Auckland mayor Phil Goff says the actions of anti-government protesters who shut down part of Auckland's motorway on Saturday put lives at risk.
The protest was led by Destiny Church leader Brian Tamaki, who called for all major political parties to step aside.
Police said they may charge some of the protesters in the coming days. About 1000 anti-government protesters marched onto the busy Auckland Southern Motorway.
"They all walked on the motorway and that in itself is risky, no notice to the police, but one pedestrian ... walked into the lane of cars coming the opposite way," Goff told Morning Report.
"It's not appropriate behaviour, it's illegal behaviour and I would expect them to be held to account for breaking the law and acting dangerously."
He did not expect hundreds of people to be arrested, but said Tamaki was disruptive.
"This was incited by Mr Tamaki.
"Everybody's got the right to protest, but nobody has the right to break the law and Mr Tamaki time and again seems to show the belief of self-entitlement that he is above the law. Of course, he is not."
Goff said Tamaki was not acting like a church leader, and if he wanted to be a politician, he should stand for an election instead.
The mayor said it was bemusing that Tamaki described the motorists who were held up as self-entitled and arrogant.
"Maybe Mr Tamaki should look in a mirror," Goff said.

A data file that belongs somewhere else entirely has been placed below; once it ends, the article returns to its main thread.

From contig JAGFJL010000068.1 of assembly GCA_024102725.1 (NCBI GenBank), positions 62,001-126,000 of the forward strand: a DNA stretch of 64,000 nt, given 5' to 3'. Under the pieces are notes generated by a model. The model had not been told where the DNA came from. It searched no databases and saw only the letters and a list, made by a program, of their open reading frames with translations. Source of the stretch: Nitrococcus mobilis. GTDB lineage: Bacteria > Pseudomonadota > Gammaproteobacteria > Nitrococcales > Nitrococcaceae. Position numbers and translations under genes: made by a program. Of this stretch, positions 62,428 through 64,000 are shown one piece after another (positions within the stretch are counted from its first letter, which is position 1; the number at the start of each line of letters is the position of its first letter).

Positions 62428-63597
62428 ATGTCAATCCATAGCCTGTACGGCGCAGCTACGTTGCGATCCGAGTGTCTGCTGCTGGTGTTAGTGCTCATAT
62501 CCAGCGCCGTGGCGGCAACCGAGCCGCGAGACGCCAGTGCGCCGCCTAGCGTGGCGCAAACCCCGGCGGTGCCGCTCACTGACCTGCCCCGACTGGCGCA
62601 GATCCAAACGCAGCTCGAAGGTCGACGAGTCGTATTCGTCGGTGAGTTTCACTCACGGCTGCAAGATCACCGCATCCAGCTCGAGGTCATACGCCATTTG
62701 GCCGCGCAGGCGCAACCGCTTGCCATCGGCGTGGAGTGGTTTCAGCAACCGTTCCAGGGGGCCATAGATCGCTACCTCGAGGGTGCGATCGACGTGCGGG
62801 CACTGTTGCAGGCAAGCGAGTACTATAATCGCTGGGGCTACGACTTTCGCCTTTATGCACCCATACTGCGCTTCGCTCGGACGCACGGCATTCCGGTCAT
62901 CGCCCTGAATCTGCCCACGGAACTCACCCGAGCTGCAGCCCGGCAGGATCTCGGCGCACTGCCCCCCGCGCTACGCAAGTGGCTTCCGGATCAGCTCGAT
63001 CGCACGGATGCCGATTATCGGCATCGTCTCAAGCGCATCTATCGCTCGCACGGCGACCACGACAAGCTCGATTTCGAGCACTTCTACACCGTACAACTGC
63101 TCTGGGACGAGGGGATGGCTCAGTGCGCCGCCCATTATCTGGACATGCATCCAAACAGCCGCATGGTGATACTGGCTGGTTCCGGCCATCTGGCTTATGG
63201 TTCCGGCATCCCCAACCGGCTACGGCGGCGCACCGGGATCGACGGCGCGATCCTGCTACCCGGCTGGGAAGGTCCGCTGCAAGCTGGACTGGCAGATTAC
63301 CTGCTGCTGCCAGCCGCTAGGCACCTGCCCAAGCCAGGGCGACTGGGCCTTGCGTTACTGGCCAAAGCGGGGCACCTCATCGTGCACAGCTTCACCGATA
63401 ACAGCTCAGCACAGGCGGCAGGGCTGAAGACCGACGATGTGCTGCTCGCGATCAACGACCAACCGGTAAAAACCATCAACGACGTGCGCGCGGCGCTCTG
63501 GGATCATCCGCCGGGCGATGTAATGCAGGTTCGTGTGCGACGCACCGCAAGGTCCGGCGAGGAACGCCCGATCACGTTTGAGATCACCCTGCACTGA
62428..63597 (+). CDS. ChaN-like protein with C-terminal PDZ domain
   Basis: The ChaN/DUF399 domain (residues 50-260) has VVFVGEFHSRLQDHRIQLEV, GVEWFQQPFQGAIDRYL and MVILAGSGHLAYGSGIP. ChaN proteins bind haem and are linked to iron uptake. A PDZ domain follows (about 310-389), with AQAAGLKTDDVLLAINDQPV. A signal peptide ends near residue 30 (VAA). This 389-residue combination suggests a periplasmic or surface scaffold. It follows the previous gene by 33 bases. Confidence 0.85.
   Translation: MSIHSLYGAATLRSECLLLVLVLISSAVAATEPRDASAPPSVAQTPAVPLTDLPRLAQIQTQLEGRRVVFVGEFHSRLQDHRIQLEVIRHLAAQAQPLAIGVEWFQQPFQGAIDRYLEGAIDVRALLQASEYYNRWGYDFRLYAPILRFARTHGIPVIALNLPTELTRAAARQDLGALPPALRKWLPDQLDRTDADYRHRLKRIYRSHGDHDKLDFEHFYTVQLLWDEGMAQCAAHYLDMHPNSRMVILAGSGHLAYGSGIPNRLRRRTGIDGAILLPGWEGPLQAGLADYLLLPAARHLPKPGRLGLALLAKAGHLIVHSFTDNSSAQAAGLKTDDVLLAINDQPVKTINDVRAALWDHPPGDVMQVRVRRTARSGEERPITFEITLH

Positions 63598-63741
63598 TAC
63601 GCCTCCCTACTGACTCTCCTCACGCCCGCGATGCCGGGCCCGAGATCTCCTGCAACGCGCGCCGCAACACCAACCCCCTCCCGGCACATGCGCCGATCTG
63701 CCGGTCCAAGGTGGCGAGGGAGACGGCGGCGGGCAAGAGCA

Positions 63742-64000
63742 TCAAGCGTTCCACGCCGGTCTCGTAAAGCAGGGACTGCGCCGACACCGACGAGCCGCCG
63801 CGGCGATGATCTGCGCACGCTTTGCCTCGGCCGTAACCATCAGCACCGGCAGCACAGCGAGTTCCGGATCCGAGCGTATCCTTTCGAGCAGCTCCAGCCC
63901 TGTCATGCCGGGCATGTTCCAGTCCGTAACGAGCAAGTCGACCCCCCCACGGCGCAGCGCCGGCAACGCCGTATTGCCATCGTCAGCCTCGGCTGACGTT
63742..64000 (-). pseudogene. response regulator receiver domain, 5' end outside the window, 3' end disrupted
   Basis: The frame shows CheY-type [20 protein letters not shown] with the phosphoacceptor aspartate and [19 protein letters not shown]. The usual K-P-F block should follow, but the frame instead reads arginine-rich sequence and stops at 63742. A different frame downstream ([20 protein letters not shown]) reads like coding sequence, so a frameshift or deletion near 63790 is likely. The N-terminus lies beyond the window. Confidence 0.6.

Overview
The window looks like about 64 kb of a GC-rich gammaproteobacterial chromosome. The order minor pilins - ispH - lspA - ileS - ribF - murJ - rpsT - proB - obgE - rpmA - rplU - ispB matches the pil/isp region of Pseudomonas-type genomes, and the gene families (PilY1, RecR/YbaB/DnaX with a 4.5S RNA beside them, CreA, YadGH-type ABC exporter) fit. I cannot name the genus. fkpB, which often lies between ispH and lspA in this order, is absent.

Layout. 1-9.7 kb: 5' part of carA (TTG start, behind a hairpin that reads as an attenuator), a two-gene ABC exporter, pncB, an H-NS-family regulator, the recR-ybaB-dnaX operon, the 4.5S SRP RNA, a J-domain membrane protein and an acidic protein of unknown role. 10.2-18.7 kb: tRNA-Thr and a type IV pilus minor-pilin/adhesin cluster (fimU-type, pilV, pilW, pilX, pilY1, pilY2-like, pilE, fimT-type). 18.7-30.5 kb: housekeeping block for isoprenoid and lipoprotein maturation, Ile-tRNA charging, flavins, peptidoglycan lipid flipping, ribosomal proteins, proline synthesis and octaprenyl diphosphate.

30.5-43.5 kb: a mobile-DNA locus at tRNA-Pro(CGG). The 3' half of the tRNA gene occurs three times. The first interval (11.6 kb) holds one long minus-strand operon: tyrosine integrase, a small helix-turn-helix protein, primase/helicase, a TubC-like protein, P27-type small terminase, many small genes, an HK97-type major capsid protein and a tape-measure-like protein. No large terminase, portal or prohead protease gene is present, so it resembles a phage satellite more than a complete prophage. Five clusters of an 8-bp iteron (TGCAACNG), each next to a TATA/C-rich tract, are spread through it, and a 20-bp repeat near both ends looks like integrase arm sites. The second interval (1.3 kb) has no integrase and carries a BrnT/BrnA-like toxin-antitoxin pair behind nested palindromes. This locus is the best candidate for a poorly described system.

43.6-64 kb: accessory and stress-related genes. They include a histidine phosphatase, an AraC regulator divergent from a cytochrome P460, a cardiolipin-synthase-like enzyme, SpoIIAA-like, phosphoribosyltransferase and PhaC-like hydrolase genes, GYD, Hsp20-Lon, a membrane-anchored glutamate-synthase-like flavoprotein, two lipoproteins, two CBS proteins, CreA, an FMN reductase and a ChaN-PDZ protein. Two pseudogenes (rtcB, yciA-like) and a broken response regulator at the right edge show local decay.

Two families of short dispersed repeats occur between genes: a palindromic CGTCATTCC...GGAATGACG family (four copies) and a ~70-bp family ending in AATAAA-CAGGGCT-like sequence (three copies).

However, Auckland mayoral candidate Leo Molloy, who is a friend of Tamaki's wife Hannah, told First Up he did not agree with "that sort of behaviour".
"I'm very pro-vax... I've put significant distance between myself and those groups, but it doesn't change the fact that it happened, and it doesn't change the fact that it's disappointing for the city."
He said he admired the work Destiny Church did for people who fell on hard times.
Molloy said he went to Auckland Domain, on behalf of the Newmarket Business Association, to stop the protest from continuing.
Fellow mayoral candidate Viv Beck opposed the protesters' tactics, but said there was a lot of concern and anger about decisions being made by central government.
"There is a strong mood for change, but I think that needs to be voiced in ways that don't affect others.
"People are concerned about the decisions being made in Wellington that are sort of being hoisted on Auckland, and I've been to enough meetings now to know that these are people in different communities expressing similar themes, so there was definitely an issue."
She urged people to vote for change.